When the lead singer of a band stops to tell the crowd that their current show is the best of the tour, you take it with a grain of salt. Sure, it’s nice to hear, but who’s to say if the band tells that to every audience they play for? But, when Ben Bridwell, lead singer for Band of Horses, told this to the packed Masonic crowd on Wednesday night in his charming South Carolinian drawl, you simply had to believe him.
Band of Horses are no strangers to San Francisco, but as Bridwell noted during their set, they had never played the Masonic. After giving the venue some strong kudos, he surveyed guitarist Tyler Ramsey and bassist Bill Reynolds to get their take on whether the evening’s show was the best of the tour so far. Both readily agreed. Again, these tactics can sometimes elicit a roll of the eyes from frequent concert goers who hear it all the time, but not that night. Band of Horses are an authentic group of guys, and when they tell you something, you take it as the gospel truth.
Before they took the stage, opening act The Wild Feathers set the tone for a jubilant, cathartic evening with a set comprised of confident, soaring Americana. Consisting of three front men that have all had turns as lead singers in previous bands, The Wild Feathers had swelling refrains, catchy guitars, and a charming stage presence. Ricky Young, Taylor Burns, and Joel King all dressed the part of the dapper Southern hipster, while Ben Dumas endearingly kept the drummer aesthetic alive by rocking out in a white t-shirt.
“It’s almost time for Band of Horses!” Young teased the crowd, before adding, “but first, we’ve got 17 more songs.”
After a more reasonable two tracks, The Young Feathers left to a raucous applause not usually extended to opening bands in the late-arriving, jaded San Francisco concert scene. This was a warm crowd, a testament perhaps to the type of folks that dig Band of Horses’ whole-hearted, melodic jams. In short: It takes a certain kind of fan to cheer with unbridled enthusiasm when a song called “Funeral” starts up.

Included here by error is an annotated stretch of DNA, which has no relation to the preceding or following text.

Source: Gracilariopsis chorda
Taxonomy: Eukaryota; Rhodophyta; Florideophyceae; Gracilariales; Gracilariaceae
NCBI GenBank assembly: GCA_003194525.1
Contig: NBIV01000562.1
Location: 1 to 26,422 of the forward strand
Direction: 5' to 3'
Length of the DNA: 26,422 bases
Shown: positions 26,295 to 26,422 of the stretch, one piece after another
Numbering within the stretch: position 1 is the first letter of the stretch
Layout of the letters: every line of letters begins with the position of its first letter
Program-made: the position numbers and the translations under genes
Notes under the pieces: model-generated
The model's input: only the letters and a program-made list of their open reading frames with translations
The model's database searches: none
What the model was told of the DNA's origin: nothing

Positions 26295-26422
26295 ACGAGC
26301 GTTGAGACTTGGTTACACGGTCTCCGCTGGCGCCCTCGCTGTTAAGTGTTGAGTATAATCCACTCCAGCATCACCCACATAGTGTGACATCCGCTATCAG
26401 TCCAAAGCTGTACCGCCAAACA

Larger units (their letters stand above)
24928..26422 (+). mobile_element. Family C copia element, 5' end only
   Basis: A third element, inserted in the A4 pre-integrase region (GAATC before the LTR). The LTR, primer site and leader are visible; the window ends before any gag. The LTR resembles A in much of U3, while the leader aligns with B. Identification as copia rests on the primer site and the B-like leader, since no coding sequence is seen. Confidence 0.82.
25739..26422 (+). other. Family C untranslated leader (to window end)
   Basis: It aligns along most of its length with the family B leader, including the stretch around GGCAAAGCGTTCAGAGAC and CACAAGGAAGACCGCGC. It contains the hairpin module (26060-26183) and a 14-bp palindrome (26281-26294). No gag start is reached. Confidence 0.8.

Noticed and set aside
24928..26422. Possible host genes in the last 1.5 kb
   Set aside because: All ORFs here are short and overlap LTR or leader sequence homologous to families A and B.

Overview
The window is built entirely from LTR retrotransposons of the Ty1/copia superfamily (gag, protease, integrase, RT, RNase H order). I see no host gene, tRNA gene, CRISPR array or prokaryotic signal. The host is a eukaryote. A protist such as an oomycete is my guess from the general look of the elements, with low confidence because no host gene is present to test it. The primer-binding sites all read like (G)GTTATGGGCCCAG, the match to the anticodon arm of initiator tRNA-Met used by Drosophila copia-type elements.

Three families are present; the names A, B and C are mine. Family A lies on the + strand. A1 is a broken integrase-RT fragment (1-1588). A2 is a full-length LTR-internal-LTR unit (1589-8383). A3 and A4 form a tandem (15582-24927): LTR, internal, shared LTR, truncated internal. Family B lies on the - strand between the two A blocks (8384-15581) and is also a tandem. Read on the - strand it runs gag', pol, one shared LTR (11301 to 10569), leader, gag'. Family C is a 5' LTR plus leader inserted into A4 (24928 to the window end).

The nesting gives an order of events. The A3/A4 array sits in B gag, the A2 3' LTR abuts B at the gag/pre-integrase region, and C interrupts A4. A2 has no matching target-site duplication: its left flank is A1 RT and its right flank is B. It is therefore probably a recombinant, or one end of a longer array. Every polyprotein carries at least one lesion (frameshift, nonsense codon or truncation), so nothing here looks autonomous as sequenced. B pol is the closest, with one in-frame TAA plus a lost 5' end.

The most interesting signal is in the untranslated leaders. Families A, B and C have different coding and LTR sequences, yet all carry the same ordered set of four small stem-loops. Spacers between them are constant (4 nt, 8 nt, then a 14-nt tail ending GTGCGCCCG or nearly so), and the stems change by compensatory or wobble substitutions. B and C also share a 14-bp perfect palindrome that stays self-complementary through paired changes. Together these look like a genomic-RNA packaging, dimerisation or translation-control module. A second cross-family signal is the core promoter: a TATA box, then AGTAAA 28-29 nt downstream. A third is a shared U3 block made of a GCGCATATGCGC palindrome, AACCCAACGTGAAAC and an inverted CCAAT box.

Having seen Band of Horses a number of times, I always worry that the shine will wear thin. Yes, there are new albums, but the act isn’t one that is likely to drastically change. You’re going to hear the aforementioned “Funeral,” along with “No One’s Gonna Love You” and “Is There a Ghost.” You’re going to watch Bridwell joke around with his bandmates and profusely thank those in attendance. The steps in a Band of Horses show have long been choreographed, but here’s the thing: They never get old.
Seeing a band that is actually having fun on stage is borderline cathartic. You can sense it in the way Ramsey holds his guitar aloft, awaiting the crash that follows the quiet opening verse of “Funeral.” It’s the fact that the band invites their guitar technicians on stage to jam out during encore closer “The General Specific.” It’s in almost everything they do.
At the evening’s end, as Bridwell was again praising the Masonic as a venue, he let slip that he’d “heard a rumor” the band might be back “in this very room” before the end of the year. With tour dates ruling them out for an as-yet-unannounced appearance at either Hardly Strictly Bluegrass or Neil Young’s Bridge School Benefit Concert, the purpose and date of their suggested return remains a mystery.
What is certain is that many in attendance on Wednesday night will likely be back, eager to relive the evening once again. Sure, we may all know what to expect, but for now, it hasn’t come close to getting old.
Is There a Ghost
The Great Salt Lake
Islands on the Coast
13 Days (J.J. Cale cover)
No One’s Gonna Love You
In a Drawer
Cigarettes, Wedding Bands
Throw My Mess
The General Specific